The third step is milling. This is where blade holes, handles and grooves are cut on high-speed mills. For every job (or batch), the blade milling technician programs the mill and measures the blade or handle to make sure it meets our precise tolerances. Blades and handles differ from knife to knife, so the technician gathers a specific set of measuring tools for each job. One of the holes that is cut here is the blade pivot, which is crucial to the folding mechanism. The pivot tolerance is .0005 inches, because the slightest deviation there becomes exponential at the blade’s tip. Handles require the same precision in order to fit the liners and blades properly and ensure a smooth mechanism.

The fourth step is beveling. Up to this point, the two sides of the blade were essentially flat. This is the step where the blade really begins to take shape. A Blade Beveling Technician bevels the knife blank one side at a time, and one of the most critical tasks here is to make sure the sides match perfectly. Once again, the technician measures the blade to verify that it meets the specified tolerances. An imprecise bevel can hamper the blade’s balance, sharpness, strength and mechanism function.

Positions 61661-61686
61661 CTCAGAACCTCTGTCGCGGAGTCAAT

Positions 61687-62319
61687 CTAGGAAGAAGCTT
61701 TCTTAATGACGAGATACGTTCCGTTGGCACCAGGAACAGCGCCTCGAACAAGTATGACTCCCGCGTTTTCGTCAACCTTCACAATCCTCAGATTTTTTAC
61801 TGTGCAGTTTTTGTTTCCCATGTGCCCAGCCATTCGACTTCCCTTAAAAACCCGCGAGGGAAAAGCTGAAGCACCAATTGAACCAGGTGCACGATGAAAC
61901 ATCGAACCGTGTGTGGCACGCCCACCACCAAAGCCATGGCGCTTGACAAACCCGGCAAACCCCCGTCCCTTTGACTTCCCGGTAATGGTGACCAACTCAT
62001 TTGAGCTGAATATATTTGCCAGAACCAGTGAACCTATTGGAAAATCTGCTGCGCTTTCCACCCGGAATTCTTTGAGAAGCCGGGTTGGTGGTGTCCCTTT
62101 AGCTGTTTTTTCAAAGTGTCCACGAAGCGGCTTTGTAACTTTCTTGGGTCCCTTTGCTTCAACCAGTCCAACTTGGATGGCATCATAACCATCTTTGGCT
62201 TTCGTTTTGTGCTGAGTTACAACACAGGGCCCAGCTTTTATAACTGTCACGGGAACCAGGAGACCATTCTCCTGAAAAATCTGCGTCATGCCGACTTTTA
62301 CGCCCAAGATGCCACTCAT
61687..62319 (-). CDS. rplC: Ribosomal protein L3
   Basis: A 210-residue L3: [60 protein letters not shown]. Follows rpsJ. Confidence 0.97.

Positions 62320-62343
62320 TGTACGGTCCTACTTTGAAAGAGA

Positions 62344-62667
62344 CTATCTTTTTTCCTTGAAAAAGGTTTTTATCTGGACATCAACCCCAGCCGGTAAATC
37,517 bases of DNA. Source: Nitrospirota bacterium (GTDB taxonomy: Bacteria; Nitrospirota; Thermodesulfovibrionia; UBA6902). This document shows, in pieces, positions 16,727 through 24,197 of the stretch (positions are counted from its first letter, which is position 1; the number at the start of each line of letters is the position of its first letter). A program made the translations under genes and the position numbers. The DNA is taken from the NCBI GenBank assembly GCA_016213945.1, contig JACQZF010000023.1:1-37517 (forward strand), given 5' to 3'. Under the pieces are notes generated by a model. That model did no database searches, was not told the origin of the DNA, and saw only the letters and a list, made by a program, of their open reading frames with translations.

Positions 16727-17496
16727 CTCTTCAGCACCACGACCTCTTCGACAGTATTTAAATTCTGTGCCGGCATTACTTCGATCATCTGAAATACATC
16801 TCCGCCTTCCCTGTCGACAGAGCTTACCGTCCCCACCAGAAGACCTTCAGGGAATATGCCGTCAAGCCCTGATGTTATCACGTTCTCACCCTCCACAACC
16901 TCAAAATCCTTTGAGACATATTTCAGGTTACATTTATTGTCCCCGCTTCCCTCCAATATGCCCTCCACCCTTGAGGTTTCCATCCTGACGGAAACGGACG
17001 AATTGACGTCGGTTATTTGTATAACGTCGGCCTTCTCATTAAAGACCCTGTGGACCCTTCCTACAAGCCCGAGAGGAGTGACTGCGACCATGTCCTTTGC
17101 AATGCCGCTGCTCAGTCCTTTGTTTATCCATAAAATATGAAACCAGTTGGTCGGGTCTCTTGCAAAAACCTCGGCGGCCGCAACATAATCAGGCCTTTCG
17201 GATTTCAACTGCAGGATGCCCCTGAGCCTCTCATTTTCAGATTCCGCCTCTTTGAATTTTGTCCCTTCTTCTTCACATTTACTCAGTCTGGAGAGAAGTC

The fifth step is back sanding, which is the first time that the back of the blade gets special attention. Up until this point, the back of the blade has been relatively untouched. This step is combined with the sixth step, which is finishing. Finishing gives the blade a more refined look. Once the blade is cleaned up, it is taken to laser marking to receive its one of a kind Benchmade mark.

Last is assembly and sharpening. Each and every Benchmade knife is assembled by hand. An assembly technician receives all of the components and carefully pieces them together. Sharpening takes longer to master than any of the other steps. Each blade is sharpened to a targeted 30-degree inclusive angle, 15 degrees on each side. Benchmade says, “The knife is sharp enough when it can cut through ultra-thin phonebook paper effortlessly without tearing. And only then is it truly a Benchmade.”